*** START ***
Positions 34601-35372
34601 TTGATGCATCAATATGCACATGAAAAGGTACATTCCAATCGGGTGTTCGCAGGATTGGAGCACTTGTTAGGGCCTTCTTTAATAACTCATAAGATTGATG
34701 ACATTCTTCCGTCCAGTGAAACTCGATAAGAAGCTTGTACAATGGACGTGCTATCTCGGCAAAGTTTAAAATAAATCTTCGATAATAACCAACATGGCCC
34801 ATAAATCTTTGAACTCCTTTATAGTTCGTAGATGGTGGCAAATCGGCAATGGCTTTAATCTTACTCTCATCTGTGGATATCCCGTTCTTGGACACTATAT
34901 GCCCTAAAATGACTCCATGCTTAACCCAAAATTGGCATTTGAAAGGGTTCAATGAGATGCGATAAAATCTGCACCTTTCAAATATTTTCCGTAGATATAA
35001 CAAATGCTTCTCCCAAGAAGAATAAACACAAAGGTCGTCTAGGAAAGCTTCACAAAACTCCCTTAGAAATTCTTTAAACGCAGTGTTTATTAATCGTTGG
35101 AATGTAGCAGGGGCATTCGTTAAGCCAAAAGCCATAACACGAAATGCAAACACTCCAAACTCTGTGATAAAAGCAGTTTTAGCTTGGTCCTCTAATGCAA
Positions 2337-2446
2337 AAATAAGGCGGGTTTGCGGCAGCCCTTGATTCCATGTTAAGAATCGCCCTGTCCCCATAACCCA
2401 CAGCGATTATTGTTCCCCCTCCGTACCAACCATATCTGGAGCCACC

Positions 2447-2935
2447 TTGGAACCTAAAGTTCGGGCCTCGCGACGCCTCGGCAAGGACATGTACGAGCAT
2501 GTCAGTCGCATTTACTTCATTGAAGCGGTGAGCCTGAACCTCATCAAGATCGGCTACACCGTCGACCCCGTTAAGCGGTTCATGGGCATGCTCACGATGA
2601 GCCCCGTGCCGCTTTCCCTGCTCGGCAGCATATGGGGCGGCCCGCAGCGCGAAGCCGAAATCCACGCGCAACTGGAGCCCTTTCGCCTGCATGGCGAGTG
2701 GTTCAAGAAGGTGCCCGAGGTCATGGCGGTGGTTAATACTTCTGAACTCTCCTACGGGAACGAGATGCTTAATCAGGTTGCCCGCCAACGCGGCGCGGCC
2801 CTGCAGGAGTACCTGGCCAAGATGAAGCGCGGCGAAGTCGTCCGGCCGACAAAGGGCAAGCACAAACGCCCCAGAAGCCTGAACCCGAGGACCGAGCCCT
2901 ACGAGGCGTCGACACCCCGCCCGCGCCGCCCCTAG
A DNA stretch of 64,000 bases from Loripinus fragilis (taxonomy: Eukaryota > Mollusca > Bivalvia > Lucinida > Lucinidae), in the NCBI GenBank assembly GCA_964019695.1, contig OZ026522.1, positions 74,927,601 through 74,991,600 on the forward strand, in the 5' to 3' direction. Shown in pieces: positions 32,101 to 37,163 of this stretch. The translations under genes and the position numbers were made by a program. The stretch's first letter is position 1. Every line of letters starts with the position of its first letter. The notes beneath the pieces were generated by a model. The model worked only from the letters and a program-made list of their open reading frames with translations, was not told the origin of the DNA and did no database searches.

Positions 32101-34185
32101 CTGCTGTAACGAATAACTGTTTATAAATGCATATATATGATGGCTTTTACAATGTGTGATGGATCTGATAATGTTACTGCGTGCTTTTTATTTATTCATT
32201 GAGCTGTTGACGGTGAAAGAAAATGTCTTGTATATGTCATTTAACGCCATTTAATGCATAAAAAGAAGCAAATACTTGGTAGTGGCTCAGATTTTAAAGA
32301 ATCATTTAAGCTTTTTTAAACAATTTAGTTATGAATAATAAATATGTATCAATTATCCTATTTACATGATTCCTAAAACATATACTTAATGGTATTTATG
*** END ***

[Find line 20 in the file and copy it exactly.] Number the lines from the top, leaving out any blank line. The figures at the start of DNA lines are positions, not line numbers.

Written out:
32101 CTGCTGTAACGAATAACTGTTTATAAATGCATATATATGATGGCTTTTACAATGTGTGATGGATCTGATAATGTTACTGCGTGCTTTTTATTTATTCATT